As with everything else you do as a parent, how, where and when you argue with your partner impacts your children. Of course, disagreements aren’t planned and often don’t happen behind closed doors, when the kids are out of the house, or asleep. So, how do you handle it when your children see, or hear, conflict in your relationship?
When we talk about conflict, I’m not talking about a disagreement over whose turn it is to take out the trash. I’m referring to hostility that’s not easily resolved in the moment. E. Mark Cummings, a psychologist at Notre Dame University, has done extensive research and writing about the impact of marital conflict on kids. He believes that “conflict is a normal part of everyday experience, so it’s not whether parents fight that is important. It’s how the conflict is expressed and resolved, and especially how it makes children feel that has important consequences for children.” Kids sense how parents are with one another, even when conflict is not overt. They register long term, unexpressed resentment and know, on some level, that something is wrong. Cummings’ found that “kids can tell the difference between a resolution that’s been forced versus one that’s resolved with positive emotion, and it matters.”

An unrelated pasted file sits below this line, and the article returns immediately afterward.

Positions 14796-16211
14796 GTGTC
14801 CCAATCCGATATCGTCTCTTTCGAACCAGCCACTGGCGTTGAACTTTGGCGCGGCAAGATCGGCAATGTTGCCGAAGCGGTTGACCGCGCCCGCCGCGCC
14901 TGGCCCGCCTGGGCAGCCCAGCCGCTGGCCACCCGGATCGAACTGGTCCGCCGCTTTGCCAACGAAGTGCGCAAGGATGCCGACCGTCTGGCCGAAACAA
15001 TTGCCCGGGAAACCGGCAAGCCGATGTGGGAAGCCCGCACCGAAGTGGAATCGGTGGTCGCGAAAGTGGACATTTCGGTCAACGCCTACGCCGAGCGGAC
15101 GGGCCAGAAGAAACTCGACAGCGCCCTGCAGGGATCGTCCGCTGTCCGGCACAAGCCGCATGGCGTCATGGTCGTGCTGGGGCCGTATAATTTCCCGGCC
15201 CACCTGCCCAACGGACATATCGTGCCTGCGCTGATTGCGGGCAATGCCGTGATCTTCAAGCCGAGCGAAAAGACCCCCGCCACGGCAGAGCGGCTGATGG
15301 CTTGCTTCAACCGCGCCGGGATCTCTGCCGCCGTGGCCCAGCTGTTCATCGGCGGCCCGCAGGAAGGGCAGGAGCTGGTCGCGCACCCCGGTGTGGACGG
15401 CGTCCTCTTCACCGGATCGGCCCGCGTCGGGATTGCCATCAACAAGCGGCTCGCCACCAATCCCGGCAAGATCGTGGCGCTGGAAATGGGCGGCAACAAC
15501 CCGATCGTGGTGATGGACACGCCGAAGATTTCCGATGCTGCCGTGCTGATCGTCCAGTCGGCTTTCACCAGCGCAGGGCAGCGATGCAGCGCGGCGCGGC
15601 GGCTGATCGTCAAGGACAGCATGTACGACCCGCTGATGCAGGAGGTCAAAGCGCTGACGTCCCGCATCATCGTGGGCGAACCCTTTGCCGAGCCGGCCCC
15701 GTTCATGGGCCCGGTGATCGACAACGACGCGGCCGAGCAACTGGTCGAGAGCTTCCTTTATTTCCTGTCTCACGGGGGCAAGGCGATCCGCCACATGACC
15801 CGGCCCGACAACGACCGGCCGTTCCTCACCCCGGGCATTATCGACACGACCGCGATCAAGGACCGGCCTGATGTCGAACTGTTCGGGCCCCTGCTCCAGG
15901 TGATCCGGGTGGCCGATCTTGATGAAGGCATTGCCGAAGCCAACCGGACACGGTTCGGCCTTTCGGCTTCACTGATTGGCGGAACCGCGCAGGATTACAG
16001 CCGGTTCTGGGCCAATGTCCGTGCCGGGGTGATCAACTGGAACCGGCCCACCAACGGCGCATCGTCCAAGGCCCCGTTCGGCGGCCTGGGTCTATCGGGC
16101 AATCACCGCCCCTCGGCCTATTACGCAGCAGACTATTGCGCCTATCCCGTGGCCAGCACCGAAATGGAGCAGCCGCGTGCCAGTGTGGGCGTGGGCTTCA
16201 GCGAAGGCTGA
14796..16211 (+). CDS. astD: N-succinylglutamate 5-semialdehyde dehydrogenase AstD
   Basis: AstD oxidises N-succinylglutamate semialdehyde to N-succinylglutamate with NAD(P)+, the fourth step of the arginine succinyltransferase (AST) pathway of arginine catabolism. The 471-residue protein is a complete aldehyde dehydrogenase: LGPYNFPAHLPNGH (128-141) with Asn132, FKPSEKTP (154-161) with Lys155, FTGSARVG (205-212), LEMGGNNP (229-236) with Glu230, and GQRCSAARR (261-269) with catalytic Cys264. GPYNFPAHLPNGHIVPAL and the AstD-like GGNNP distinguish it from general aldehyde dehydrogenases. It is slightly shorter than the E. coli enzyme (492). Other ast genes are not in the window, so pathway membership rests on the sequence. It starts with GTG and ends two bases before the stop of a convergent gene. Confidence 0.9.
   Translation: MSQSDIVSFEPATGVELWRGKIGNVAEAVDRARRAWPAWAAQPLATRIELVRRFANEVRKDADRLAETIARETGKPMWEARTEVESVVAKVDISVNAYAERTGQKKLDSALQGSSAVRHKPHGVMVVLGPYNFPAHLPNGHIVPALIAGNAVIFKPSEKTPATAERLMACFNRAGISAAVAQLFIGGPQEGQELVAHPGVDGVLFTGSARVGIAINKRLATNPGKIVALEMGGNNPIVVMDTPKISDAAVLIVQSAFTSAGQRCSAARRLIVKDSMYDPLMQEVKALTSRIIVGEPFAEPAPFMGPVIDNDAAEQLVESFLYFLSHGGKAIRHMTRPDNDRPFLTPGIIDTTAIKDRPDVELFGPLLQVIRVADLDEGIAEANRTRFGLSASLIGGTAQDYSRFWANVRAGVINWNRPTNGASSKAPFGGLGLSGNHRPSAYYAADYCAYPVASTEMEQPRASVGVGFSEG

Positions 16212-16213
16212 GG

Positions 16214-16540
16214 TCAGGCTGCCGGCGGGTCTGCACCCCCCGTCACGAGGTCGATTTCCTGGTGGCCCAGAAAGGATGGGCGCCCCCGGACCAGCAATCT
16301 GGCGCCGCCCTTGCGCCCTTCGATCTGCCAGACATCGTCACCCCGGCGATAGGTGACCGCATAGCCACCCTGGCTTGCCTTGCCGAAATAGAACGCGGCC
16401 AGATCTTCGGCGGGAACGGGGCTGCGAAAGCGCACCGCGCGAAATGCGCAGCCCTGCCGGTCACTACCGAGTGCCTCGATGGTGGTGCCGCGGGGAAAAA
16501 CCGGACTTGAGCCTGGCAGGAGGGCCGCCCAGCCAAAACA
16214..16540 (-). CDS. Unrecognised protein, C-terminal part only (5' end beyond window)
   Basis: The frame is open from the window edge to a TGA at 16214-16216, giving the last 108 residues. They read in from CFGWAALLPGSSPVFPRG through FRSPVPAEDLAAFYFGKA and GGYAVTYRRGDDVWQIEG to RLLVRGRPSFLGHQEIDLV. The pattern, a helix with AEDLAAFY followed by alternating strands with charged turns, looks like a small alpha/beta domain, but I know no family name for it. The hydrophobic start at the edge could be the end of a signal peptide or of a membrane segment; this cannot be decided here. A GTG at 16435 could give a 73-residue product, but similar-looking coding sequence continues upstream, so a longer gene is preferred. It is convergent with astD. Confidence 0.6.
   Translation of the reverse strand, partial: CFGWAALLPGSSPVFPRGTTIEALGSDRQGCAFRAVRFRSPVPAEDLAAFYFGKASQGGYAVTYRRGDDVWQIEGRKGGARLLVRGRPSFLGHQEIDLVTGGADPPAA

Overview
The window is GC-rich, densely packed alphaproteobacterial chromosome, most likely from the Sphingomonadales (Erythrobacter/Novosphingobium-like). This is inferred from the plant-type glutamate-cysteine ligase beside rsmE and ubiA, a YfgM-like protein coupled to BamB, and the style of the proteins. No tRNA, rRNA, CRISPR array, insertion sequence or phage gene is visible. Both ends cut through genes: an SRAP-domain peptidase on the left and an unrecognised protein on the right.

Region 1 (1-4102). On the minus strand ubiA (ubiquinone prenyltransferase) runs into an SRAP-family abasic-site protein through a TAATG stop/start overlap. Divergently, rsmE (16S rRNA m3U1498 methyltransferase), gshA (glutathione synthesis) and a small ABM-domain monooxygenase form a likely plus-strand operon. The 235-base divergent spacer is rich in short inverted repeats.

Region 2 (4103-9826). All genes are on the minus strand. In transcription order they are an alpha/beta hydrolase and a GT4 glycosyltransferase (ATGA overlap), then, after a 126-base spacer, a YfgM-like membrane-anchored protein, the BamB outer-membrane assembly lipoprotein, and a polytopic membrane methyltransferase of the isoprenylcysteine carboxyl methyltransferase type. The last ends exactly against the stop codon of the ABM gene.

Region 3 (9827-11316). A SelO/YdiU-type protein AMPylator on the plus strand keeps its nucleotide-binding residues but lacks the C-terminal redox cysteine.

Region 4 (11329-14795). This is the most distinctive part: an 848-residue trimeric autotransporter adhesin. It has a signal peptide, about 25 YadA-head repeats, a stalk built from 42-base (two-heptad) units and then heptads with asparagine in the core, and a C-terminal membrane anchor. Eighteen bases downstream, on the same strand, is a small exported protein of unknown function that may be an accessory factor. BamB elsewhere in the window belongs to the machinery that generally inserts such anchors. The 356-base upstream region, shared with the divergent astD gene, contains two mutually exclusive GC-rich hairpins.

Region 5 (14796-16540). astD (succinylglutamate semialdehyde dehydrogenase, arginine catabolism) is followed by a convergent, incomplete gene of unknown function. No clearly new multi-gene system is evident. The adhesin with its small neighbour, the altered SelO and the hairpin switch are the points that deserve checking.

It is healthy for children to witness their parents fighting because conflict is a normal part of any couple´s relationship. But, children shouldn’t be exposed to serious pàrental discord, especially on a regular basis. So keep these things in mind, next time conflict arises at home:
Ultimately, the most important thing to keep in mind is that home should be a place where kids feel safe and secure. Handling conflict in a healthy way is not only the best thing for your children, it also helps build a solid foundation for your relationship.